My neighbor’s tree is blocking my apartment’s natural light. What can I do about it? Signed, Sunless in the City
If there are branches that are extending onto your property, you could go ahead and trim those but think about it first: You may be kicking off a feud. After all, you could be damaging your neighbor’s property if something were to happen to the tree.
Best to try talking first. You should approach your neighbor and point out that their tree is blocking light into your living space. Ask them to prune the tree. If they are not willing to do that, let your neighbor know that you plan to hire a professional tree trimming service to trim the branches on your side of the property line—they may decide to split the cost with you, and do their side of the tree, especially if money is the issue. (Tree trimming is indeed expensive!)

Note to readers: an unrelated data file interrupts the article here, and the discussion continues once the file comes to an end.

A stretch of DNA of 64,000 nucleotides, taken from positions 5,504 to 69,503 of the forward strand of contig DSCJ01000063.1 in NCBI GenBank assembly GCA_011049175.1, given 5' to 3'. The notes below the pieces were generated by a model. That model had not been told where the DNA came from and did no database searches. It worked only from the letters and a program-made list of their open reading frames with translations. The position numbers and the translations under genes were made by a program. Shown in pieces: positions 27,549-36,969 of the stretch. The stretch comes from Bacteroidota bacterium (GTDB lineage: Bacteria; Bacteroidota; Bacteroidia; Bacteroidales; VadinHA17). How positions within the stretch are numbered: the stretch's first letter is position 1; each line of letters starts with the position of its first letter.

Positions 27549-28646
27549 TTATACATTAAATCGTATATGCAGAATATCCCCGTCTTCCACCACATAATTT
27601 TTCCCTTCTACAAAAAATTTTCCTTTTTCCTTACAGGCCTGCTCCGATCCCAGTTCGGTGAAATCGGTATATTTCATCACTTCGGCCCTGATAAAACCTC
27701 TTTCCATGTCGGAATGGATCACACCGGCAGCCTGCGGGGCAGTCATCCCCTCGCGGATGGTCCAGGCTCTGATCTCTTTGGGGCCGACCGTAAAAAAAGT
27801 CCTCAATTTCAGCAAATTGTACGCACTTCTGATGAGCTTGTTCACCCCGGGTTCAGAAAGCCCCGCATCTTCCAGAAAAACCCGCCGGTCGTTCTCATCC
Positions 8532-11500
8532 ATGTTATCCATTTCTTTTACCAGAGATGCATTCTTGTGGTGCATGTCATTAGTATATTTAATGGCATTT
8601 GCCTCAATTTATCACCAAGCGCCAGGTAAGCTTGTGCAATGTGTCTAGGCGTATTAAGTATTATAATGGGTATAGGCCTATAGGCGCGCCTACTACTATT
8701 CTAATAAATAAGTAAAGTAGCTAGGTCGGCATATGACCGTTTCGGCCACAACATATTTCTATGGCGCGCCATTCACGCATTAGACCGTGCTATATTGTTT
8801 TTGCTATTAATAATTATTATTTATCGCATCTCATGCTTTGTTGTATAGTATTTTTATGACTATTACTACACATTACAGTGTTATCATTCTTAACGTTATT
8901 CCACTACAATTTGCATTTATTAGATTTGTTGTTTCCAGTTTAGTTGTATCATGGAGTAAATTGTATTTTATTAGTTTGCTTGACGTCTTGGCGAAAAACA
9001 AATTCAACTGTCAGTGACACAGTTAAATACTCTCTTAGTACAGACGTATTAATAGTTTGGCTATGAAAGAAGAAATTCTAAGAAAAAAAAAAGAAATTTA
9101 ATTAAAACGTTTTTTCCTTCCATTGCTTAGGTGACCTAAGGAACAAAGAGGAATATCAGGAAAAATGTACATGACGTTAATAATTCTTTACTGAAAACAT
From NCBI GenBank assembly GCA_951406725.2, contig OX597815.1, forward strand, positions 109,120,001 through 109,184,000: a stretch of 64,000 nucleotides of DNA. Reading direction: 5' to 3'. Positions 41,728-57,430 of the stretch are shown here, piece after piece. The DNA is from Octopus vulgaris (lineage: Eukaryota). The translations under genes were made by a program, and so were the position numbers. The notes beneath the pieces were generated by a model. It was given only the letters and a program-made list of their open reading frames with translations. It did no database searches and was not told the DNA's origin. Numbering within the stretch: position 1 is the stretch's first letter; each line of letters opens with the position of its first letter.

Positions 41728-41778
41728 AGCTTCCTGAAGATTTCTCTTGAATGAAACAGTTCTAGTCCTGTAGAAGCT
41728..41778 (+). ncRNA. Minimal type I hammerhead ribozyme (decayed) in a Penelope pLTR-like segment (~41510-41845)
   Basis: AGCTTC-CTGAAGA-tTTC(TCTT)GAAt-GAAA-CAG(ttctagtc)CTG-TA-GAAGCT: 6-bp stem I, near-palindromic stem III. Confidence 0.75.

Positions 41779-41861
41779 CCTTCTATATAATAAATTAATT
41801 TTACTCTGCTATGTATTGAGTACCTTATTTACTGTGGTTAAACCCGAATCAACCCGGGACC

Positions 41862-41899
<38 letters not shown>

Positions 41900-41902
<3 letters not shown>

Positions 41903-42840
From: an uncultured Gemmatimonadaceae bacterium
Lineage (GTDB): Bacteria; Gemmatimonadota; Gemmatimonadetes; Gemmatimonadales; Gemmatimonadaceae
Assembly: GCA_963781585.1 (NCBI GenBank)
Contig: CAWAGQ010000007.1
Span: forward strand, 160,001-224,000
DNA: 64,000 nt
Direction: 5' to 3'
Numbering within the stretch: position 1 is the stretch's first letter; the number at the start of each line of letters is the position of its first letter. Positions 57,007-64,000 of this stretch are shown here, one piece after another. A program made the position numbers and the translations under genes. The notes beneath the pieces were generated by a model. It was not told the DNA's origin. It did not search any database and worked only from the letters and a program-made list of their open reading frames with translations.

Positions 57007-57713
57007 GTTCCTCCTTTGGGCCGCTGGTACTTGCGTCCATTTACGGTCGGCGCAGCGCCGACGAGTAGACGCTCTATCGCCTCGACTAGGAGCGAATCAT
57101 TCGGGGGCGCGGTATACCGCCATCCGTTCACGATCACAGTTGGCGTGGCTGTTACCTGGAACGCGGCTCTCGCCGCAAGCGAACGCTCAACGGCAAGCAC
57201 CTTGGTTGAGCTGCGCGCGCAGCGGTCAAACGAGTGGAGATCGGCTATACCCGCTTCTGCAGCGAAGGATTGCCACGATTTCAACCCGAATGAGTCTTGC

As crazy as our beloved city is, we still have the inalienable rights to life, liberty and the pursuit of light. One cannot infringe on another person’s space. Someone would not be allowed to block your driveway or put personal items on your stoop.
But on the other hand, nature doesn’t always abide by grids and property lines, so show some flexibility. Besides, you may miss that shade when the dog days of summer roll around and your AC causes your electricity bill to skyrocket.
Dianne Ackerman is the new voice of reason behind Ms. Demeanor. She has lived in her Upper East Side co-op for the past 20 years and is the vice president of her co-op board. She is filled with opinions that she gladly shares with all who ask—and some who do not. Have something that needs sorting out? Drop her an email.
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